The influence of hepatitis C virus genotypes on the outcome of liver transplantation

Hugo E Vargas, T. Laskus, L. F. Wang, M. Radkowski, A. Poutous, R. Lee, J. A. Demetris, T. Gayowski, I. R. Marino, N. Singh, F. Dodson, A. Casavilla, J. J. Fung, Jorge Rakela

Research output: Contribution to journalArticle

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Abstract

Background: The aim of this study was to report the influence of hepatitis C virus (HCV) genotypes and HLA matches on the outcome of liver transplantation, hepatitis recurrence, and progression to cirrhosis after transplantation. Methods: HCV genotypes were determined from pretransplantation sere and/or liver explant tissues from 202 patients with HCV-related end-stage liver disease. One hundred fifty patients with known infecting genotype for whom posttransplantation biopsy specimens were available or who had normal results of liver injury tests constituted the group analyzed. Patients were followed up for up to 4.5 years. Hepatitis activity index scores at the time of disease recurrence were used to assess disease activity. Cirrhosis was diagnosed by using histological evidence. The number of HLA matches with respect to A, B, DR, and DQ loci was determined. Results: The rates of hepatitis recurrence were 25% and 75% at 1 year and 4 years, respectively; Kaplan-Meier survival analysis did not reveal significant differences between the infecting genotypes with respect to overall rates of survival or recurrence of hepatitis. At hepatitis recurrence, hepatitis activity index scores did not differ between the genotype groups. The distribution of infecting genotypes among the 7 patients who developed cirrhosis is reflective of pretransplantation distribution. Neither HLA site-specific nor total matches affected the rates of survival or disease recurrence. Conclusions: The infecting HCV genotype had no influence on the incidence or severity of recurrent hepatitis, rate of survival, or development of cirrhosis. HLA matching does not influence transplantation outcome for HCV-related disease.

Original languageEnglish (US)
Pages (from-to)22-27
Number of pages6
JournalLiver Transplantation and Surgery
Volume4
Issue number1
StatePublished - 1998
Externally publishedYes

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Hepacivirus
Liver Transplantation
Hepatitis
Genotype
Recurrence
Fibrosis
Survival Rate
Transplantation
End Stage Liver Disease
Liver
Kaplan-Meier Estimate
Virus Diseases
Survival Analysis
Biopsy
Incidence
Wounds and Injuries

ASJC Scopus subject areas

  • Hepatology
  • Surgery

Cite this

The influence of hepatitis C virus genotypes on the outcome of liver transplantation. / Vargas, Hugo E; Laskus, T.; Wang, L. F.; Radkowski, M.; Poutous, A.; Lee, R.; Demetris, J. A.; Gayowski, T.; Marino, I. R.; Singh, N.; Dodson, F.; Casavilla, A.; Fung, J. J.; Rakela, Jorge.

In: Liver Transplantation and Surgery, Vol. 4, No. 1, 1998, p. 22-27.

Research output: Contribution to journalArticle

Vargas, HE, Laskus, T, Wang, LF, Radkowski, M, Poutous, A, Lee, R, Demetris, JA, Gayowski, T, Marino, IR, Singh, N, Dodson, F, Casavilla, A, Fung, JJ & Rakela, J 1998, 'The influence of hepatitis C virus genotypes on the outcome of liver transplantation', Liver Transplantation and Surgery, vol. 4, no. 1, pp. 22-27.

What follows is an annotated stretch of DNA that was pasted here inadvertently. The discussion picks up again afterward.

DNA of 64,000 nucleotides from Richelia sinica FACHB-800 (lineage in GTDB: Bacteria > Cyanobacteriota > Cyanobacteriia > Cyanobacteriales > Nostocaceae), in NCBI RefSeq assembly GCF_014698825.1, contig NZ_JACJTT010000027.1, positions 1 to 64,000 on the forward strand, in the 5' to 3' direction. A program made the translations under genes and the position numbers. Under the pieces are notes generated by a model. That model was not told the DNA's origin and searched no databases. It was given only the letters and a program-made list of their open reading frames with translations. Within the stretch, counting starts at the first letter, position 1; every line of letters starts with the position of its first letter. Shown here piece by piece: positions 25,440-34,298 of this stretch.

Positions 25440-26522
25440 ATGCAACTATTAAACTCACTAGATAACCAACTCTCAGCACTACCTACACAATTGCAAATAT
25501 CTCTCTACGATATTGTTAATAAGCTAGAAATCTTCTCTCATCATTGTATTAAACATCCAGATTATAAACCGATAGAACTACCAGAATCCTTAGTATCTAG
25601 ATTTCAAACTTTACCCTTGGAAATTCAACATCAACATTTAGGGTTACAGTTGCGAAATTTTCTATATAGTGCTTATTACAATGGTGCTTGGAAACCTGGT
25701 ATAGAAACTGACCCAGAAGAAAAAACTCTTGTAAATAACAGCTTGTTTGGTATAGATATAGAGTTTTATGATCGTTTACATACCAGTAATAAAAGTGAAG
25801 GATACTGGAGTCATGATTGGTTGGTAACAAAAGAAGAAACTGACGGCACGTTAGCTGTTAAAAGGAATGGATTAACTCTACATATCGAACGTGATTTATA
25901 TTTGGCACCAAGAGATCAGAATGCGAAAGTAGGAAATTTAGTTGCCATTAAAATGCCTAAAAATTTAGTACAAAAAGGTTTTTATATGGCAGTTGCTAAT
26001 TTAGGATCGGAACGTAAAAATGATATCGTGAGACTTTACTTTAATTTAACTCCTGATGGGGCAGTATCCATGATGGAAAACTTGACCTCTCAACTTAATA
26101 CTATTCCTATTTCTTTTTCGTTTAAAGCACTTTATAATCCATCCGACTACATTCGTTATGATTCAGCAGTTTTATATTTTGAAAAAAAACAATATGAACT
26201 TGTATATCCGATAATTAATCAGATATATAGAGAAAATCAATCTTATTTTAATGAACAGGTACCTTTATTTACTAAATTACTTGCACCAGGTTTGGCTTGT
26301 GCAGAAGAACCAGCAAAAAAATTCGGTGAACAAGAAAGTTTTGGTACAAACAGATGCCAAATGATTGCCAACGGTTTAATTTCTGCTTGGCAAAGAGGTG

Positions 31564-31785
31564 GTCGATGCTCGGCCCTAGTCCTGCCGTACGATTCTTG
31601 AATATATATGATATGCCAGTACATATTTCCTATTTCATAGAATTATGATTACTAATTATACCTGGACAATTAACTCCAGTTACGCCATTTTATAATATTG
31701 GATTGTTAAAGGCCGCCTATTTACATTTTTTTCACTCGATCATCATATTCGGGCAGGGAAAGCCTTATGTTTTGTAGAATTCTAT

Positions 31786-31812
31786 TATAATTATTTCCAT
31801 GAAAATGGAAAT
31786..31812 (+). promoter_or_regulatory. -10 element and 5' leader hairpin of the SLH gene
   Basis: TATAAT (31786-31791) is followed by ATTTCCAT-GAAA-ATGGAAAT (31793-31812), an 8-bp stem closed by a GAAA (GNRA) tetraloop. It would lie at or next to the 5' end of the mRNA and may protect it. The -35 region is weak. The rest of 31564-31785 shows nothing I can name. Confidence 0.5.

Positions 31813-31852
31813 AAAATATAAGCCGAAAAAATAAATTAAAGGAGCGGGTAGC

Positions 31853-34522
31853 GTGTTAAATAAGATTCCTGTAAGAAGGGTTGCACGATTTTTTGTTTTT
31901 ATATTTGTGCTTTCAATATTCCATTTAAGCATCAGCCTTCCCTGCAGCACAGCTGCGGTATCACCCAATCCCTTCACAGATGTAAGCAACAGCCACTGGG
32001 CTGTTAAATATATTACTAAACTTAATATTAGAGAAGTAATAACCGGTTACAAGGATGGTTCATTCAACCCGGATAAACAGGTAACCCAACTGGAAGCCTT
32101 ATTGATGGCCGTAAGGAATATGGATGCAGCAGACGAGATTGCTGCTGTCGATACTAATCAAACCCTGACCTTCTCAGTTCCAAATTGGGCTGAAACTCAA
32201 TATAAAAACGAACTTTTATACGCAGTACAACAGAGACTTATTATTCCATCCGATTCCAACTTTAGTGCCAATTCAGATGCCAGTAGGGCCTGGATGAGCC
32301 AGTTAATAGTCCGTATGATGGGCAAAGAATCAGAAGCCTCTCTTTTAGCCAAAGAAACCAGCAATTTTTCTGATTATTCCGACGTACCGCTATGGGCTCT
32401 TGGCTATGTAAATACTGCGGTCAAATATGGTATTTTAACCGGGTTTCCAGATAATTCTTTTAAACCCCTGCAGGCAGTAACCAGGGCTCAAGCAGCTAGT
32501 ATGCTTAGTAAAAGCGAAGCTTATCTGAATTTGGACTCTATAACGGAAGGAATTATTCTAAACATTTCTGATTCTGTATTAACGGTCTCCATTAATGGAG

Vargas, Hugo E ; Laskus, T. ; Wang, L. F. ; Radkowski, M. ; Poutous, A. ; Lee, R. ; Demetris, J. A. ; Gayowski, T. ; Marino, I. R. ; Singh, N. ; Dodson, F. ; Casavilla, A. ; Fung, J. J. ; Rakela, Jorge. / The influence of hepatitis C virus genotypes on the outcome of liver transplantation. In: Liver Transplantation and Surgery. 1998 ; Vol. 4, No. 1. pp. 22-27.
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abstract = "Background: The aim of this study was to report the influence of hepatitis C virus (HCV) genotypes and HLA matches on the outcome of liver transplantation, hepatitis recurrence, and progression to cirrhosis after transplantation. Methods: HCV genotypes were determined from pretransplantation sere and/or liver explant tissues from 202 patients with HCV-related end-stage liver disease. One hundred fifty patients with known infecting genotype for whom posttransplantation biopsy specimens were available or who had normal results of liver injury tests constituted the group analyzed. Patients were followed up for up to 4.5 years. Hepatitis activity index scores at the time of disease recurrence were used to assess disease activity. Cirrhosis was diagnosed by using histological evidence. The number of HLA matches with respect to A, B, DR, and DQ loci was determined. Results: The rates of hepatitis recurrence were 25{\%} and 75{\%} at 1 year and 4 years, respectively; Kaplan-Meier survival analysis did not reveal significant differences between the infecting genotypes with respect to overall rates of survival or recurrence of hepatitis. At hepatitis recurrence, hepatitis activity index scores did not differ between the genotype groups. The distribution of infecting genotypes among the 7 patients who developed cirrhosis is reflective of pretransplantation distribution. Neither HLA site-specific nor total matches affected the rates of survival or disease recurrence. Conclusions: The infecting HCV genotype had no influence on the incidence or severity of recurrent hepatitis, rate of survival, or development of cirrhosis. HLA matching does not influence transplantation outcome for HCV-related disease.",